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Tuesday, Dec 27, 2005
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Kozhikode: The Asian Development Bank (ADB) approved last week more than $ 970 million (Rs. 4,365 crores, approximately) in assistance for India, comprising $ 750 million (nearly Rs. 3,375 crores) for the country's rural roads programme and $ 221.2 million (about Rs. 1,000 crores) to upgrade urban infrastructure in Kerala, according to a press release to The Hindu here from its media centre in Manila in the Philippines on Saturday. The release said the loan for the State had been aimed at helping improve living conditions, through upgrading and expanding urban infrastructure, in Kochi, Kollam, Kozhikode, Thiruvananthapuram and Thrissur cities, with a combined population of 2.5 million. The population was projected to rise to about 3.6 million by project completion in 2011 and 6.2 million by 2021. Although Kerala had performed considerably better than most States in terms of social development, lingering urban poverty remained a threat to its future growth. "Kerala's urban infrastructure is not keeping pace with the rate of urbanisation. The loan will improve the State's prospects for economic development," said Hun Kim, Director of ADB's Social Sectors Division in its South Asia Department, said in the release. Kerala had the third highest population density (819 people per sq.km) in the country, and its urban settlements and slums were overcrowded. The population of slums increased to 1.7 million in 2001, from about 1.2 million in 1991. Urban unemployment stood at over 10 per cent, one of the highest in the country. At present, Kerala suffered inadequate services provision in urban areas owing to poor condition of infrastructure and facilities, the release said.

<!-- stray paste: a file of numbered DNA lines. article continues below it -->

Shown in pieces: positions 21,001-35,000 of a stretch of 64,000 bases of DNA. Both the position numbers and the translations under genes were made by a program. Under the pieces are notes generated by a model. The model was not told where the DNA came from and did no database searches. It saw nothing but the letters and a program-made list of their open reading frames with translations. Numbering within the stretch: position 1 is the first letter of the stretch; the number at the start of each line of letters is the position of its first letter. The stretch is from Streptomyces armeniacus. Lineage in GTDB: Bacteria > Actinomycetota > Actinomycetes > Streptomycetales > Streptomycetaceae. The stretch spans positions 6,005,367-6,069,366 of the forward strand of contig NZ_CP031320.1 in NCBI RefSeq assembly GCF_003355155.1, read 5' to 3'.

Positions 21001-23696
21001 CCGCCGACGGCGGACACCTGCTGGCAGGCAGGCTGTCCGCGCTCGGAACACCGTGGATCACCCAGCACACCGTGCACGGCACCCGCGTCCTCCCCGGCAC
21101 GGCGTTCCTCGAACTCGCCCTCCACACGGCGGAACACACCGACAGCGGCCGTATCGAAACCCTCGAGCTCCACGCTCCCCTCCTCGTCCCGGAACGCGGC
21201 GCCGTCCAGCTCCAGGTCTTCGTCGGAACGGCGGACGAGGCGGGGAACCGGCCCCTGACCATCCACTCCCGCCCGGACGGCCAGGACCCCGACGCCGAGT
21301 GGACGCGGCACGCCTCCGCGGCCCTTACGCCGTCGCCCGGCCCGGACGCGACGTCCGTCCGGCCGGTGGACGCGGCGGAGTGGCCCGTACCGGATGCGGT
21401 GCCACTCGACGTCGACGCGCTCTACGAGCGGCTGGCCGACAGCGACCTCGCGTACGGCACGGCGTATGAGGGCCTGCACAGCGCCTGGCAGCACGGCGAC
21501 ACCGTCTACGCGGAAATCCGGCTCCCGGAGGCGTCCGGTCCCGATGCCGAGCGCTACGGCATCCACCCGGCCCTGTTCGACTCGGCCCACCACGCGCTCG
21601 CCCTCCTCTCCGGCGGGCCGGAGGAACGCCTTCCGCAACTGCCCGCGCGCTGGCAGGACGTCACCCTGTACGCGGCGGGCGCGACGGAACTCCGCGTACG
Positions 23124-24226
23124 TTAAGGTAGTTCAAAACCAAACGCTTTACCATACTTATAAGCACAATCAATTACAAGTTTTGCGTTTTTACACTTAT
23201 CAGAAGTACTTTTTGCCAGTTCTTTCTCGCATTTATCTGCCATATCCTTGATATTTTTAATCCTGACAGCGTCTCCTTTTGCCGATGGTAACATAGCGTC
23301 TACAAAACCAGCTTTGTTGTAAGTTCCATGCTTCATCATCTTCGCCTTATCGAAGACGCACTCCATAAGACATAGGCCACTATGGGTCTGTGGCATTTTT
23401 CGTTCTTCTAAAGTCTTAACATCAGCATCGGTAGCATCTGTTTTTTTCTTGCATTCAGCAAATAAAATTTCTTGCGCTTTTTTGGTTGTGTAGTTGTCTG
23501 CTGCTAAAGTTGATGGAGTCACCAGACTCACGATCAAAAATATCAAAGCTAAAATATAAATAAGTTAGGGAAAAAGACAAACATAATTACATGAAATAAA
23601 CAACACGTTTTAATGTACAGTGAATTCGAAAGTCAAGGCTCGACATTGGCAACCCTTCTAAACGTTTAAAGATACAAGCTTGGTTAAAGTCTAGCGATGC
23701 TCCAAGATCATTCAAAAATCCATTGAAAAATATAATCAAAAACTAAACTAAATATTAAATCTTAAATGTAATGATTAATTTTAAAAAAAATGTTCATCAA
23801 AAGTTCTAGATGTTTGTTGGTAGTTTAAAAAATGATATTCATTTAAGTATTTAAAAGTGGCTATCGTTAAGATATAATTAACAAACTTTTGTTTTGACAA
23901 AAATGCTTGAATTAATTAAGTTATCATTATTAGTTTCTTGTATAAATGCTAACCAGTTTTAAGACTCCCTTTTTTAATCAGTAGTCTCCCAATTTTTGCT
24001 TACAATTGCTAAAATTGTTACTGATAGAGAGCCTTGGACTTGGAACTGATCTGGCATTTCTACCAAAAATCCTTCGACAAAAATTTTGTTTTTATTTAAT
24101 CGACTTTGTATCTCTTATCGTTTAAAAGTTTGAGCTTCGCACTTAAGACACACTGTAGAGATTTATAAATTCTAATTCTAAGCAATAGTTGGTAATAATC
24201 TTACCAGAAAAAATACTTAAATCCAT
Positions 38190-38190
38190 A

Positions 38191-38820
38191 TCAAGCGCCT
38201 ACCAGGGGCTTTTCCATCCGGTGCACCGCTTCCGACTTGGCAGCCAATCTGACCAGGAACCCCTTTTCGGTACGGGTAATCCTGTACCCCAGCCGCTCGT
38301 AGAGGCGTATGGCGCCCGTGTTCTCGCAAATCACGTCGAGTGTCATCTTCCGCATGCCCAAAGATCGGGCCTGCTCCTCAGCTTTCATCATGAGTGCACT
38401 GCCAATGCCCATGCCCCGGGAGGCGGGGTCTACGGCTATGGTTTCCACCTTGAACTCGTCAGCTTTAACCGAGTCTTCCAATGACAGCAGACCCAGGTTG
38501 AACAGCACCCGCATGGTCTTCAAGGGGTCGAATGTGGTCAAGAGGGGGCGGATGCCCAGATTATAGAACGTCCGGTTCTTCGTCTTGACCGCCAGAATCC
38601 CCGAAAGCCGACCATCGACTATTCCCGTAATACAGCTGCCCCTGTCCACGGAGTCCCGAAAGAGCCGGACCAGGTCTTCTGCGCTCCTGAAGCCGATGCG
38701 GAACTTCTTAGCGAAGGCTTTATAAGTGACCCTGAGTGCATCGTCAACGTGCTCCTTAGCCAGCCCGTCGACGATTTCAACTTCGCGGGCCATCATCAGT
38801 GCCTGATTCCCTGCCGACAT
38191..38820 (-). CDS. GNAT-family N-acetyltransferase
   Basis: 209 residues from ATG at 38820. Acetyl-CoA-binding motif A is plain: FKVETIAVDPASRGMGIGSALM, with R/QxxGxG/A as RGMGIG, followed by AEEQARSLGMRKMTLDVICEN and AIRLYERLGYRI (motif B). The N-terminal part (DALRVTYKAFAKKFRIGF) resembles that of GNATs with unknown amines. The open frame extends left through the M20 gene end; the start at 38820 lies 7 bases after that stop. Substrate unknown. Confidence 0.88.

Water availability was uneven, ranging from only two to three hours a day in Kochi, Kollam, and Thrissur, and eight to 10 hours in Thiruvananthapuram. Drainage was poorly maintained and plagued by heavy silting and clogging. Solid-waste management planning had not been systematic because of an absence of clear institutional responsibilities, lack of skilled staff and equipment, and funding constraints. The road network was congested because of poor traffic engineering and management.
The objective of the loan was to address the problems faced by the corporations. The project would help improve urban infrastructure and services.
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